A native of Johnson, City, Tennessee, Kenton Coe began his musical training at the Cadek Conservatory in Chattanooga and continued studies in Knoxville before attending Sewanee Academy. He was at Hobart College in upstate New York for two years before entering Yale University from which he graduated as a History of Music major. He studied composition at Yale with Paul Hindemith and Quincy Porter. He worked privately for three years in Paris with Nadia Boulanger both at the Paris Conservatory and the Fontainebleau School and received two French Government scholarships at her request.
Sponsored by Aaron Copland, Kenton Coe has received two fellowships from the MacDowell Colony where he began his first full-length opera, "South," which was premiered in 1965 by the Opera of Marseilles under the direction of conductor Jean-Pierre Marty. A new production of "South" was given by the Paris Opera with an opening night Gala in the presence of President and Madame Pompidou. A studio recording by the French Radio of this opera was given as a part of their American Bi-Centennial celebration and has been rebroadcast most recently in 1989.
He has written a one-act comedy, "Le Grand Siecle," on a text of Eugene Ionesco, which was premiered by the Opera of Nantes and later recorded for broadcast by the French Radio. Kenton Coe has sketched a second full-length opera, "The White Devil," based on the Jacobean play by John Webster and is collaborating with Allen Cargile on a chamber opera based on James Agee's "The Morning Watch."
In 1989, the Knoxville Opera Company gave in both Knoxville and Nashville the highly successful world premiere performances of his third opera, "Rachel," based on the tragic love story of Andrew and Rachel Jackson. The libretto was created by fellow-Tennessean and Emmy-Award-winning TV writer, Anne Howard Bailey.
Kenton Coe has written "The River," a musical play about early Tennessee settlers, for the Chattanooga Boys Choir who toured the work extensively during the Bi-Centennial year and have continued to perform it annually ever since. This successful collaboration led in 1995 to a second commission of Three Appalachian Carols. The American premiere of his Sonata for Piano was performed at the National Gallery of Art in Washington in 1977 by Kenneth Huber.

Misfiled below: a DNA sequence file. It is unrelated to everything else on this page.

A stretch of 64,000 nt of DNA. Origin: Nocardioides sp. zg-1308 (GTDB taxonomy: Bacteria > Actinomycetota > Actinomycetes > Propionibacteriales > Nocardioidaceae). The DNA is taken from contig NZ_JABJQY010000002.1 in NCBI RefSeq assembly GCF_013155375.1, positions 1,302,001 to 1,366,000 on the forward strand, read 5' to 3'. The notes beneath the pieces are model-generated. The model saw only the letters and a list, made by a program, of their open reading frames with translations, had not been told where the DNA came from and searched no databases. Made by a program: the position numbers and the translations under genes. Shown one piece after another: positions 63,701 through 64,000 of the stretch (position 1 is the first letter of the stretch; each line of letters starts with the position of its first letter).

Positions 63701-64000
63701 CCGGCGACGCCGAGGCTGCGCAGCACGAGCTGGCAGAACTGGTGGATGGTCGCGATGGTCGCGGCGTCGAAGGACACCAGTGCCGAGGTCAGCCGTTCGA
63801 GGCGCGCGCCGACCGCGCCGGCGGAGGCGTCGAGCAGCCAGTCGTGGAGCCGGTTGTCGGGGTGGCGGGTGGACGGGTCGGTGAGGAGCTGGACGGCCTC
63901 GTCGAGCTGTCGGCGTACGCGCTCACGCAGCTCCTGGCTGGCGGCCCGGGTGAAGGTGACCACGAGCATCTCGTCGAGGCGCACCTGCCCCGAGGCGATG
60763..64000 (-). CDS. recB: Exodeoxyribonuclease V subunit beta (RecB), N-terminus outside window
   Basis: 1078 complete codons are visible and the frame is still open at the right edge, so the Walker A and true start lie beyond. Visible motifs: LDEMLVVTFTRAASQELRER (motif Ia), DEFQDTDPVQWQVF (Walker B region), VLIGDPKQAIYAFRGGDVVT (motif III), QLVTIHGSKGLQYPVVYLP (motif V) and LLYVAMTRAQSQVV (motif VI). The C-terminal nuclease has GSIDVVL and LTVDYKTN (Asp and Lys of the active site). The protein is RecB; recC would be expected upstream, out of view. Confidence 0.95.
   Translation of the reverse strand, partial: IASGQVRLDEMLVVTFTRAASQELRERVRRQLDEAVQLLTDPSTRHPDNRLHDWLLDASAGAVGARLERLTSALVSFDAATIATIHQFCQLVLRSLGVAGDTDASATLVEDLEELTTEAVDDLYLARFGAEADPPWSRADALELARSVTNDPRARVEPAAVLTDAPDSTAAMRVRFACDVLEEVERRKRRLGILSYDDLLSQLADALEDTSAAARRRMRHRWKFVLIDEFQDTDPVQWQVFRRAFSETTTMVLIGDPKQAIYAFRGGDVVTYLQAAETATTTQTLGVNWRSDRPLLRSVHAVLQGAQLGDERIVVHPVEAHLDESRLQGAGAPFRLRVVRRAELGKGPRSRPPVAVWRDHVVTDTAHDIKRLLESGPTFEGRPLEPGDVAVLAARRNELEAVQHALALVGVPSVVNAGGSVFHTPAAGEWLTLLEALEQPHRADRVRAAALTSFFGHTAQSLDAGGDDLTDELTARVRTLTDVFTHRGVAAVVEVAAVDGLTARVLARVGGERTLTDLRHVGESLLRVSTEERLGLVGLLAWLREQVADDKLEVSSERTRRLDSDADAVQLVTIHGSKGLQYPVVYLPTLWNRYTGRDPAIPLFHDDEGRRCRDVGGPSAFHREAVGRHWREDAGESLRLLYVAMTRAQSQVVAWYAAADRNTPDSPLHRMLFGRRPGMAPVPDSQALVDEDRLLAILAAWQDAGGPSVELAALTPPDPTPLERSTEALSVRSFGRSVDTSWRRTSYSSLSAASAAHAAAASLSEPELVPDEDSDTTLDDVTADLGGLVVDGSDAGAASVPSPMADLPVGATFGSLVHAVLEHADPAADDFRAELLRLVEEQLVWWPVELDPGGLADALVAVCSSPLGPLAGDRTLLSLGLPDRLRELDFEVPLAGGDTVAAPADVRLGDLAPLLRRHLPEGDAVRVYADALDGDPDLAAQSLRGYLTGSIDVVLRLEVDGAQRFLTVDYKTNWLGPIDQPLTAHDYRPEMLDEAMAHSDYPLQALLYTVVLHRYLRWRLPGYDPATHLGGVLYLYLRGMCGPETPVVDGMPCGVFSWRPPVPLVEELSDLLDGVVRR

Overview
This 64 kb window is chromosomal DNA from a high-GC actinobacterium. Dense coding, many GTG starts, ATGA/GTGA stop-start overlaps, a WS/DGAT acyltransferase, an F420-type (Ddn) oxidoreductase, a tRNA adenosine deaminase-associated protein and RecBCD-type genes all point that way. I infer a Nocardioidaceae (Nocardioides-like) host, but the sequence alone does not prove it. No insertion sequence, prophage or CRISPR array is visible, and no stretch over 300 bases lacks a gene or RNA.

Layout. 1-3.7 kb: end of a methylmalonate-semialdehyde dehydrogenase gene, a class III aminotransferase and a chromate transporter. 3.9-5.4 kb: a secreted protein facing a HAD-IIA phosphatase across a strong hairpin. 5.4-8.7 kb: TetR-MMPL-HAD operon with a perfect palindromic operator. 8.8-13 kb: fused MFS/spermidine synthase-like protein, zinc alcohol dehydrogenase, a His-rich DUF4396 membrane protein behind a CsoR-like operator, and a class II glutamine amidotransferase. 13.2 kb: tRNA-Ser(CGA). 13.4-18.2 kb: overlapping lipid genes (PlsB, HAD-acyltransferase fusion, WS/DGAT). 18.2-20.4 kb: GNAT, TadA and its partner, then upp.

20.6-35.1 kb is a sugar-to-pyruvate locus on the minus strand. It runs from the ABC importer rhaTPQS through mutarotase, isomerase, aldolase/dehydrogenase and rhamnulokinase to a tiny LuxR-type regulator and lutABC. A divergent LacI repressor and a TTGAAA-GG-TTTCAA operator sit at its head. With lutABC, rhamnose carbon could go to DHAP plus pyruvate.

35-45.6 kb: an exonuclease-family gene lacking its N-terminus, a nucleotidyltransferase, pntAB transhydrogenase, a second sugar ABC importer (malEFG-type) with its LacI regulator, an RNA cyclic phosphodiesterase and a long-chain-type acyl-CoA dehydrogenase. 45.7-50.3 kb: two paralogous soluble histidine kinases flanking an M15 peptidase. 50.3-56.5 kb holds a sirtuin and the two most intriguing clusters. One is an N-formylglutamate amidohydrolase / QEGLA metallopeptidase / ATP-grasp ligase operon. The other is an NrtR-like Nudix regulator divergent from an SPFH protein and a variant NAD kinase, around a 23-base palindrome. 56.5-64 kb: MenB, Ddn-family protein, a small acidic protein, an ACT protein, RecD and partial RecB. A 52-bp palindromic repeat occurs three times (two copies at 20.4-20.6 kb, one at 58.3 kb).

An active member of the Episcopal Church, he has been commissioned to write numerous anthems for various parishes. He wrote "Celebration Hymn" for the installation of the 8th Bishop of Missouri in St. Louis under the direction of Ronald Arnatt. Kenton Coe composed the film scores for Universal's "Birds in Peru," written and directed by Romain Gary for his wife Jean Seberg, and for five full-length documentary films by director Ross Spears: "Agee," "The Electric Valley," "Long Shadows," "To Render a Life," and "Tell About the South." "Agee" received an Academy Award nomination for best documentary and has had numerous international showings including a Kennedy Center premiere attended by President Carter. "The Electric Valley" has been shown nationally on PBS.
Celebrated organist Stephen Hamilton has commissioned from Kenton Coe several works including the "Fantasy for Organ" and "VI Variations." Commissioned by the Festival du Comminges in southern France, the "Concerto for Organ, Strings and Percussion" was premiered there in 1980 with Hamilton as soloist and the Orchestre du Capitole de Toulouse under the direction of Jean-Pierre Marty. The double New York premiere took place in 1992 at the Church of the Holy Trinity and Trinity Church-Wall Street with Hamilton as soloist and the Manhattan School Orchestra under the direction of Glen Cortese. Dr. Hamilton gave the first performance of the "Hymn-Tune Preludes" at the 1981 Spoleto Festival in Charleston.
The Johnson City Symphony, for which Kenton Coe is the honorary Composer-in-Residence, has commissioned and premiered the "Scherzo for Clarinet, Brass and Strings" in 1986; "Elegy" for soprano and chorus in 1982; "Schumann Study," a concerto for oboe in 1985; the orchestral version of "Hymn to Music" in 1991; and "Echoes of Old Hymn-Tunes" in 1994.
Other commissions include "The Legend of Candy's Creek" for the Knoxville Ballet and the Knoxville Youth Symphony and "Carols from the Appalachian Mountains" for the Kingsport Symphony in 1987. "Ischiana," an overture for orchestra, was commissioned by the Baton Rouge Symphony for the 40th anniversary season in 1989 and has subsequently been performed under the direction of conductor James Paul by several orchestras, including in 1995, the Chicago Symphony Orchestra. The Young Musicians' Symphony of London has commissioned the "Purcell Suite" for performances during the 1995 Purcell tercentenary. Kenton Coe is collaborating with author Lee Smith on a performance piece for narrator and symphony and with Ross
Spears for the documentary "Tell About the South."
Named "Composer of the Year" by the Tennessee Music Teachers' Association,
this organization commissioned the cantata "Handwriting on the Wall" for
the 25th anniversary concert in Nashville in 1978. Among other professional
and academic honors, he has been elected a National Patron of the music fraternity Delta
Omicron, who commissioned "Nightdances" for flute and guitar
for their international convention in 1989. Tusculum College awarded him their
highest honor, The Samuel Doak Award. The Lyndhurst Foundation awarded Kenton
Coe the Lyndhurst Prize in 1985, and in 1990, the state of Tennessee honored
him in the Artist category with their biennial Governor's Award in the Arts.